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dc.contributor.authorBOLLEYER, Nicole
dc.identifier.citationWest European Politics, 30, 1, 2007, 121-147en
dc.description.abstractWhen estimating a party's capacity for goal co-ordination, scholars need not only consider contextual constraints but also the party's properties, since these directly affect its strategic choices. For small parties which are crucial in virtually all multi-party systems the co-ordination of votes, office and policy is much more difficult than for numerically strong actors. Since the conceptual tools to assess the weight of small coalition partners – weight defined as the capacity to defend and realise core policy commitments – and to systematise intra-coalitional processes in general are absent, this article proposes a typology to account for small parties' weight. This typology is defined by the two criteria of ‘qualified pivotality’ and ‘centrality’, each of which is assumed to create a particular set of strategic advantages. Based on the latter, the approach allows small parties' impact to be compared, first, with reference to their positions within the respective parliamentary party system, and, second, with reference to the type of coalition that is likely to be formed. Based on the separate but parallel assessment of ‘formation weight’ and ‘coalition weight’, the typology reveals under which conditions the same properties of a small party may be advantageous during the coalition formation process, but disadvantageous during the subsequent period of coalition government.en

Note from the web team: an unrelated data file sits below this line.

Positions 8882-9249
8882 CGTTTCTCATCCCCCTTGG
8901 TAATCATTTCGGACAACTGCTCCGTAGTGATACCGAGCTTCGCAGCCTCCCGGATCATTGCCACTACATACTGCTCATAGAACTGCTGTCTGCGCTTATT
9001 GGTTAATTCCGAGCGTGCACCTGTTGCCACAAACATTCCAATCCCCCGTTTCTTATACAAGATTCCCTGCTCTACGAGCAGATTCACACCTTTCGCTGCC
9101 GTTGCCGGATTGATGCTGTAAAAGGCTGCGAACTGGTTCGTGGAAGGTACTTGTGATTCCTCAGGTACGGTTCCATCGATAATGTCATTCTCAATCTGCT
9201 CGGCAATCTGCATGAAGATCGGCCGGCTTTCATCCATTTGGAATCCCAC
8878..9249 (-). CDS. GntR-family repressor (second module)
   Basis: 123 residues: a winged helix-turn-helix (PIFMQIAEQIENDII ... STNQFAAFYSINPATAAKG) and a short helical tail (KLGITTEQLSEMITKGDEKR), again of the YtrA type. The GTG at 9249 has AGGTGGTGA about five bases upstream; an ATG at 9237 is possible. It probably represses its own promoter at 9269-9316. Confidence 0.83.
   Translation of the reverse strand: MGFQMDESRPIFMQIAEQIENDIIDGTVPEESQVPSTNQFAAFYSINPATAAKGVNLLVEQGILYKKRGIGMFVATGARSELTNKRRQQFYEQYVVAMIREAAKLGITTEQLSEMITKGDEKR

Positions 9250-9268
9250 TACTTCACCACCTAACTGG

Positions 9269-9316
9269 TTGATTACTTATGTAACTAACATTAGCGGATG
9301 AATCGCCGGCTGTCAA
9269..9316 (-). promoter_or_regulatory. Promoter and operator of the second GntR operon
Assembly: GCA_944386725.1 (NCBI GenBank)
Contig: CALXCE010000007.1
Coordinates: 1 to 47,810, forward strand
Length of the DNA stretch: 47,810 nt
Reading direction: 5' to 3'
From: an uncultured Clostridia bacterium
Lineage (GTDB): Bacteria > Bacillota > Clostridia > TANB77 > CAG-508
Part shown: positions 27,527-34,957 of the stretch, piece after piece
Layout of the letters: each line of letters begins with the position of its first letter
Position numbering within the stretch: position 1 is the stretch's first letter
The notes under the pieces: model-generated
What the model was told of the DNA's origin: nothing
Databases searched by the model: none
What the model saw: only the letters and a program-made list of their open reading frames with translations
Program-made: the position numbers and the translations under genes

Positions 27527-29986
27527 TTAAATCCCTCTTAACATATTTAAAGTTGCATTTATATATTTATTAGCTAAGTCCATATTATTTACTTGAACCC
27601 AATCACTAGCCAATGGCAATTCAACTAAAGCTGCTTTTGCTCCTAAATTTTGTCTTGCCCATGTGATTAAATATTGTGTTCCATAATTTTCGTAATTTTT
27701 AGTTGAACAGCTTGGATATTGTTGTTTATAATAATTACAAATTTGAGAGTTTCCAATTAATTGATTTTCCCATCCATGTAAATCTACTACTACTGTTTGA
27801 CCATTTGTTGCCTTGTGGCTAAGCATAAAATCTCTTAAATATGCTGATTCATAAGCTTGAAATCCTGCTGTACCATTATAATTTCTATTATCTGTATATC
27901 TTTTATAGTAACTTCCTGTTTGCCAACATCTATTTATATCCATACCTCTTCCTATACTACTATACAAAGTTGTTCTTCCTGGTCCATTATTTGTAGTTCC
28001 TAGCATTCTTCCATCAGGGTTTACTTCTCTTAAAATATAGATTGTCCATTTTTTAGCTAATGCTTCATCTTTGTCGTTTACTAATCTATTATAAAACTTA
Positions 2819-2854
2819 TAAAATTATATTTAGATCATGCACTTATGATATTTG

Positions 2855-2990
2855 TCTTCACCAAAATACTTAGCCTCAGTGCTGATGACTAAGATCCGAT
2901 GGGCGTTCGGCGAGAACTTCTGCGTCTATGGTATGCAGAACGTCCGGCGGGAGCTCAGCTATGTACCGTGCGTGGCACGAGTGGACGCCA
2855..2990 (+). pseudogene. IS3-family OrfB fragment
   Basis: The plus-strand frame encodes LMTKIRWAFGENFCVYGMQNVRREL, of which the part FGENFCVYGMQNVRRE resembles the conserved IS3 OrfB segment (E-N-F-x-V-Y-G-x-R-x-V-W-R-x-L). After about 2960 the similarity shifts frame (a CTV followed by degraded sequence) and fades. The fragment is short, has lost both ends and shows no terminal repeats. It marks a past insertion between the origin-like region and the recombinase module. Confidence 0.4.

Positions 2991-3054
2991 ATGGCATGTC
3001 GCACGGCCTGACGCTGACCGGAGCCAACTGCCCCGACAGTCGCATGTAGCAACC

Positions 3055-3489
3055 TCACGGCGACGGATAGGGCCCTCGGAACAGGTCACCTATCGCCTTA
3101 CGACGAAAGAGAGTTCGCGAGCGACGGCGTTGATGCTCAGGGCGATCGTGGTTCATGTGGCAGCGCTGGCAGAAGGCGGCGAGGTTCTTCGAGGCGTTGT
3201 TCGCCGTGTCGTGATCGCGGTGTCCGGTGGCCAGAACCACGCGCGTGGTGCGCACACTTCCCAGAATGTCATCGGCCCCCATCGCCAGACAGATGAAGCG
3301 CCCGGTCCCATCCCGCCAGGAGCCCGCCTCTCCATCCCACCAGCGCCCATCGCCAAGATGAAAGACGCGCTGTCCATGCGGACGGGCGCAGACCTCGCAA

dc.titleSmall Parties: From Party Pledges to Government Policyen

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